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We're not getting divorced!

Friday, 13 March, 2020 - 8:15 am

What an incredible Purim! I Recently heard someone say that “we need to face the fact that young Jews are not interested in Yiddishkeit”. I argued quite the contrary that Jews, including millennials, aren’t interested in watered-down forms of religion, but when offered a dose of soulfulness, they are in. With over 100 of us celebrating Tuesday evening at the Baxter, I felt vindicated. You see, they didn’t just come because it was a costume party, they have Halloween for that. They didn’t come because it was free, as it wasn’t. They didn’t come because of the L’Chaim served, as there are way better bars in town. They didn’t come for the amazing NY Deli, as we never advertised the menu. They came because they are seeking a connection with their essence, and Purim is a celebration of just that (See Purim pics here). 

In this week’s Torah portion, Ki-Tisa, we read about the sin of all sins, Jewry building a golden calf. The oddity of that act is discussed at length in every Torah commentary; the one detail on which they all agree, is that this was a “teachable” moment on steroids. Jewry was experiencing an existential crisis, questioning the essence of holiness, and they came out on the other side with stronger faith and a more forgiving G-d. Indeed, the Sinai newlyweds, G-d the groom and Jewry the bride faced separation that was close to an unamicable divorce, but thanks to the matchmaker Moses, they came around and their relationship prospered. It was then that it became clear that even when we struggle, this marriage will persevere, and it has for over 3,000 years.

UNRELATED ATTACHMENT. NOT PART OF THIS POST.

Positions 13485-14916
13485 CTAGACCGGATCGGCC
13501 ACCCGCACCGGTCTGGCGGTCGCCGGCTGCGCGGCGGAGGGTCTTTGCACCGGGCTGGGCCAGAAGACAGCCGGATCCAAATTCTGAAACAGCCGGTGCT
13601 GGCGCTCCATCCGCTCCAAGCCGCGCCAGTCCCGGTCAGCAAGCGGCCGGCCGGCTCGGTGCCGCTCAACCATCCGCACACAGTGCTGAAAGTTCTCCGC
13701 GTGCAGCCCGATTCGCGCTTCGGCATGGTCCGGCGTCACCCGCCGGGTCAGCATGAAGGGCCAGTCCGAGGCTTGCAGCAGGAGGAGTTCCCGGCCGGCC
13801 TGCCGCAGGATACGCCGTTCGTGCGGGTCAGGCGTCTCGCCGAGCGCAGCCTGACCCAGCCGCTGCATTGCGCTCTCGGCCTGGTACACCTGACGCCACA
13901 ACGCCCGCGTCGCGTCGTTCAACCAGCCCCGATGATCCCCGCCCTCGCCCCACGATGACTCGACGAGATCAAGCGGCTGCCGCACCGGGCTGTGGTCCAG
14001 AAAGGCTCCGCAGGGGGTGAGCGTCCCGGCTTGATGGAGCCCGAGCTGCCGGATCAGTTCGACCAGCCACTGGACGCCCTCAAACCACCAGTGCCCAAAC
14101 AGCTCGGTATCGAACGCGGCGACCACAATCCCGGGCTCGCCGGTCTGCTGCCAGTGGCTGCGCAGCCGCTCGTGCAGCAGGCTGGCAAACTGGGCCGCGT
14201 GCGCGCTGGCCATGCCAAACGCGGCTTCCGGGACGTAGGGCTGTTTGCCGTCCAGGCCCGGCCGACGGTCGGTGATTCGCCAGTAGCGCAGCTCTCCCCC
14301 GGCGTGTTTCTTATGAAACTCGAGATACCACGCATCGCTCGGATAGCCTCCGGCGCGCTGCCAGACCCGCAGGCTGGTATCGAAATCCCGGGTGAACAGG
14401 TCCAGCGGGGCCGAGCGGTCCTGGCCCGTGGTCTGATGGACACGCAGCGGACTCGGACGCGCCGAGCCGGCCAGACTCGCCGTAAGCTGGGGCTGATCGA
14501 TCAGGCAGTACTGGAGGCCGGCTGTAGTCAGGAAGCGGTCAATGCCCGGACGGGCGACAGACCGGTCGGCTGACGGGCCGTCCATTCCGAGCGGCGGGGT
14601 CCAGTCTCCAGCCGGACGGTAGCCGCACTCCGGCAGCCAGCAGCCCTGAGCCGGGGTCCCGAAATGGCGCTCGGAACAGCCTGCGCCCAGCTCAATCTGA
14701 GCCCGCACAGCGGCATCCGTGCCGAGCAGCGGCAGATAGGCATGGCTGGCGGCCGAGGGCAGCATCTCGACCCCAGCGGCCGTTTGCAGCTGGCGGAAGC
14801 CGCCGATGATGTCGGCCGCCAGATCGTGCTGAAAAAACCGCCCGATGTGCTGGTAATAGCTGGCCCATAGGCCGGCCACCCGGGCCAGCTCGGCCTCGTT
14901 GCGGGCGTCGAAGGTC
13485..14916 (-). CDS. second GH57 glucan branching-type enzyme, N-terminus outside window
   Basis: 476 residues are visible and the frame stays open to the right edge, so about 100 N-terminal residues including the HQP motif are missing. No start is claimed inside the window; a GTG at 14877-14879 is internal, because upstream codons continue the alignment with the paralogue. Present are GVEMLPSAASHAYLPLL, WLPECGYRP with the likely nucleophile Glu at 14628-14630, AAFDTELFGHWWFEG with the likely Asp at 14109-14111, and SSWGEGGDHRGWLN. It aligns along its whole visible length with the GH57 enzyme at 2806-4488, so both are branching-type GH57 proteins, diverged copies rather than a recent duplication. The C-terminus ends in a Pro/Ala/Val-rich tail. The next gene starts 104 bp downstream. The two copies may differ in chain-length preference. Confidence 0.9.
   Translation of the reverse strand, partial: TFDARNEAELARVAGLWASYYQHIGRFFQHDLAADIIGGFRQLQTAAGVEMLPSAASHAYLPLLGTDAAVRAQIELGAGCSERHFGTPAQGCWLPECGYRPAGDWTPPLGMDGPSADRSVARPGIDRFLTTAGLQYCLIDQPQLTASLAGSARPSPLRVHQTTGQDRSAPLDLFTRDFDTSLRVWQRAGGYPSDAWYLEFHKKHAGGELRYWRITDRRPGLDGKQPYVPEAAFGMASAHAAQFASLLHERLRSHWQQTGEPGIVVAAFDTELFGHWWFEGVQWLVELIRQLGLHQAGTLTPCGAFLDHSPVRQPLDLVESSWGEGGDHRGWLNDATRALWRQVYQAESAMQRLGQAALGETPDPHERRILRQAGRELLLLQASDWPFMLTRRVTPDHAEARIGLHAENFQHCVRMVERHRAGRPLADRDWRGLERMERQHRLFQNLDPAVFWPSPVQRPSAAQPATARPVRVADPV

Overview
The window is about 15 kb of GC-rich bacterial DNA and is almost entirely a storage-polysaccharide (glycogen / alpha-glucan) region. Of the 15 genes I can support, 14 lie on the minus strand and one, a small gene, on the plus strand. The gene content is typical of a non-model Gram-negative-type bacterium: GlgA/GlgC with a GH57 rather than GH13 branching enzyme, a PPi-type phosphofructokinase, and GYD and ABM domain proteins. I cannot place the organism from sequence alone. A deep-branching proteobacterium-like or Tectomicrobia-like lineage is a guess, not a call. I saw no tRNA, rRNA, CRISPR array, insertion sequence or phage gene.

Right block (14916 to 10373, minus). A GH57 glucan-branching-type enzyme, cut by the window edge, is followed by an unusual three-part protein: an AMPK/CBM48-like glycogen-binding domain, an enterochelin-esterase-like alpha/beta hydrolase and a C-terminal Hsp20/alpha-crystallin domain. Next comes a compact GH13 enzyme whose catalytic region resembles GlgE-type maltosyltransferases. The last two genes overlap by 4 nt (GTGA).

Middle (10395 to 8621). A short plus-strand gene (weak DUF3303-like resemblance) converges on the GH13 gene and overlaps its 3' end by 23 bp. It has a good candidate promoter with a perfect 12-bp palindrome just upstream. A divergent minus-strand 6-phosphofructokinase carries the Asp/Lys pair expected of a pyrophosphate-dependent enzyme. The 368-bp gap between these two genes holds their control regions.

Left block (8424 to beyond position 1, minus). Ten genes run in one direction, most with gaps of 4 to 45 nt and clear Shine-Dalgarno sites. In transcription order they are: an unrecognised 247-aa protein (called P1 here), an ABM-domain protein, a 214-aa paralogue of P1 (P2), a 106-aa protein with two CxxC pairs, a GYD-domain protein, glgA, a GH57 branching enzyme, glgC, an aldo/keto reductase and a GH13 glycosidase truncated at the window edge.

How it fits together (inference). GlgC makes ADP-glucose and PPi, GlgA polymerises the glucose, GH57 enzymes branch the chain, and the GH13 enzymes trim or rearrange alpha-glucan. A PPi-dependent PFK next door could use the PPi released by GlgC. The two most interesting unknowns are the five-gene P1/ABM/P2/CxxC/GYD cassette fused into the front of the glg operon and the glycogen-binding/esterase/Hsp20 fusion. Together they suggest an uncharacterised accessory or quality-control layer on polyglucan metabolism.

Being a naysayer is effortless. It’s easy to be anxious about the trajectory of the Jewish people. I’ll make an admission; I too have moments where I wonder what the future will look like. Yet, it is then that I remember the Purim celebrations,  Passover Seders, Chanukah bashes and most importantly the hundreds of annual one-on-one Torah classes, Mitzvah moments and coffee discussions I enjoy with souls on fire, wanting to tap in to our heritage, and I’m comforted. The future isn’t bright because I want to be optimistic or because I’m somewhat delusional; it’s bright because we study history and we know Jews have had it rough, rougher than today, and we overcame and are still rockin’ and Rollin.  

Who was it that said “In this bright future you can’t forget your past”?

May G-d guard our brethren in Israel and the world over from harm and send us Mashiach speedily. May G-d protect the armed forces of Israel and the United States wherever they may be. Shabbat Shalom! Chazak!!! L'Chaim!!!

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